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From "Karl Koch" <TheRan...@gmx.net>
Subject Re: Lucene scoring: coord_q_d factor
Date Wed, 13 Dec 2006 15:00:28 GMT
Hello Steven,

unfortunately I don't have access to these books right now. I will try to get hold of them.
Thank you for these pointers. :)

I had a quick look at "coordination level matching" on the web and found evidence that this
seemed to be an early retrieval strategy. My question is mainly, why one should use coordination
level matching, if one is already doing (proper) TFxIDF based matching. When I look at Lucenes
scoring forumla, it seems to me that two kinds of matching are performed and combined together
in a single matching formula. 

In the paper, "Exploiting the Similarity of Non-matching Terms at Retrieval Time" which can
be found here:

http://www.cis.strath.ac.uk/~fabioc/papers/00-jir.pdf

it is directly compared with TFxIDF. To me, it seems that coordination level matching could
be used if I don't want to use TFxIDF but not together with it. In this context, I wonder
what benefit the "coordination level matching" has in combination with TFxIDF?

It is likely that I have some kind of misunderstanding here. Perhaps with your help I can
untangle that a bit further. As I said earlier, I am only looking for a reasonable explaination
(perhaps augmented with some evidence in literature) that makes it clear why it is used together
with TFxIDF.

Thank you,
Karl



-------- Original-Nachricht --------
Datum: Tue, 12 Dec 2006 17:15:48 -0500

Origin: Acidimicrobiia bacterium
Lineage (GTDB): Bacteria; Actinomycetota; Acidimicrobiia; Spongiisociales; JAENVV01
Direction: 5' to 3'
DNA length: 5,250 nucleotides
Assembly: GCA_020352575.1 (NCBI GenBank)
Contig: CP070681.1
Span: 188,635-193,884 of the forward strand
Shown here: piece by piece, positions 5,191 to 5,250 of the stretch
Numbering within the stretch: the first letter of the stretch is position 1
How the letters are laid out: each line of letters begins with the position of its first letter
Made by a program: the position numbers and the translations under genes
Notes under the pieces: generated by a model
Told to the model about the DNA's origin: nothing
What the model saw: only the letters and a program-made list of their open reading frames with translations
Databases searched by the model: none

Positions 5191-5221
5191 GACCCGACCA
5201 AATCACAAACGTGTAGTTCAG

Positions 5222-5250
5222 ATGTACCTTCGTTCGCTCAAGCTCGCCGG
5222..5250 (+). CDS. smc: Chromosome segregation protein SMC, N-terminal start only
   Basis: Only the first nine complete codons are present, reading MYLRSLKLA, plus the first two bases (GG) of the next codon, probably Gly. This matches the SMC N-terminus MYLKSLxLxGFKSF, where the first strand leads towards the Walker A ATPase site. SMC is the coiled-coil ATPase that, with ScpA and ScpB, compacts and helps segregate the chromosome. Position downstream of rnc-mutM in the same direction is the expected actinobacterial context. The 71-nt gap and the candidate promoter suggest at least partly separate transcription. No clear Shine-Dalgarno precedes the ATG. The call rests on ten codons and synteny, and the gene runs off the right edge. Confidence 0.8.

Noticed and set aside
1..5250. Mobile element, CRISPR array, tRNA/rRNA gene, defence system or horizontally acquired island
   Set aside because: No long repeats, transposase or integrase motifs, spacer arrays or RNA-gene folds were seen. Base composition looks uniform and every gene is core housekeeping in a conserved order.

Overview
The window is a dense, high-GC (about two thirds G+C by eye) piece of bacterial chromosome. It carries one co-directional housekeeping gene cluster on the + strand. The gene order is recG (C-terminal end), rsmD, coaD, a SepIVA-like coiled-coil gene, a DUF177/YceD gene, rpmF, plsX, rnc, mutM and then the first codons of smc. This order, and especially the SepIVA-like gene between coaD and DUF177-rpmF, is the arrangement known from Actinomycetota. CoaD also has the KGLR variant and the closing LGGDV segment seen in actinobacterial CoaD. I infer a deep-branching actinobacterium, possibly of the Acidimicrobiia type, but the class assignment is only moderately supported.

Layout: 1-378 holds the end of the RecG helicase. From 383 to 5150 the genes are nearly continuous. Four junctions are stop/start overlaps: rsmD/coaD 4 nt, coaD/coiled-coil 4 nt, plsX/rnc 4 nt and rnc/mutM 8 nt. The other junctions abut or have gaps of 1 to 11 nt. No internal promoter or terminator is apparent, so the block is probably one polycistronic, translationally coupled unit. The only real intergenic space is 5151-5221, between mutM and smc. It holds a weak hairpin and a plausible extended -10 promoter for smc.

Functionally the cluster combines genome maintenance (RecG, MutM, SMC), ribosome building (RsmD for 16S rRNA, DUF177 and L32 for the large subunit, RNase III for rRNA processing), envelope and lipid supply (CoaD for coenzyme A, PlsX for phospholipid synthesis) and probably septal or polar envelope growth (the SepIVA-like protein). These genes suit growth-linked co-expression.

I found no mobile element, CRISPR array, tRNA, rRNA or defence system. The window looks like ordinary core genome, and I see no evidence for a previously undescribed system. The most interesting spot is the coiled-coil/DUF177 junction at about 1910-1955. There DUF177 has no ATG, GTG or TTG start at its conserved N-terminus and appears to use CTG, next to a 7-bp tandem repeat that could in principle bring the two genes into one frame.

Von: Steven Rowe <sarowe@syr.edu>
An: java-user@lucene.apache.org
Betreff: Re: Lucene scoring: coord_q_d factor

> Karl Koch wrote:
> > Is there any other paper that actually shows the benefit of doing 
> > this particular normalisation with coord_q_d? I am not suggesting
> > here that it is not useful, I am just looking for evidence how the
> > idea developed.
> 
> I think it's a mischaracterization to call coordination a
> "normalization".  In my mind, "normalization" is something applied
> equally to all documents' scores.  The coordination component of a
> document's score varies from document to document, and so doesn't meet
> this criterion.
> 
> I repeat the citation of the book cited by the paper I cited :) :
> 
> >> Salton, G. & McGill, M. Introduction to Modern Information
> >> Retrieval. McGraw-Hill, New York, 1983.
> 
> In addition to the above book, here are two other books that I've seen
> cited as describing "coordination-level matching" (a.k.a. "overlap
> ranking"):
> 
> Salton, G. (1968). Automatic information organization and retrieval.
> New York: McGraw-Hill.
> 
> Lancaster, F.W. (1979). Information retrieval systems: Characteristics,
> testing and evaluation (2nd ed.). New York: Wiley.
> 
> I don't know the answer to your larger question: why use a coordination
> component in a similarity measure when other components (tf*idf) seem to
> serve the same function?  What you seem to be looking for is a study
> that directly compares a system using a coordination component in its
> similarity measure with the *same* system, varying the measure only in
> that coordination is elided.  Unfortunately, I know of no such study.
> 
> Good luck,
> Steve
> 
> 
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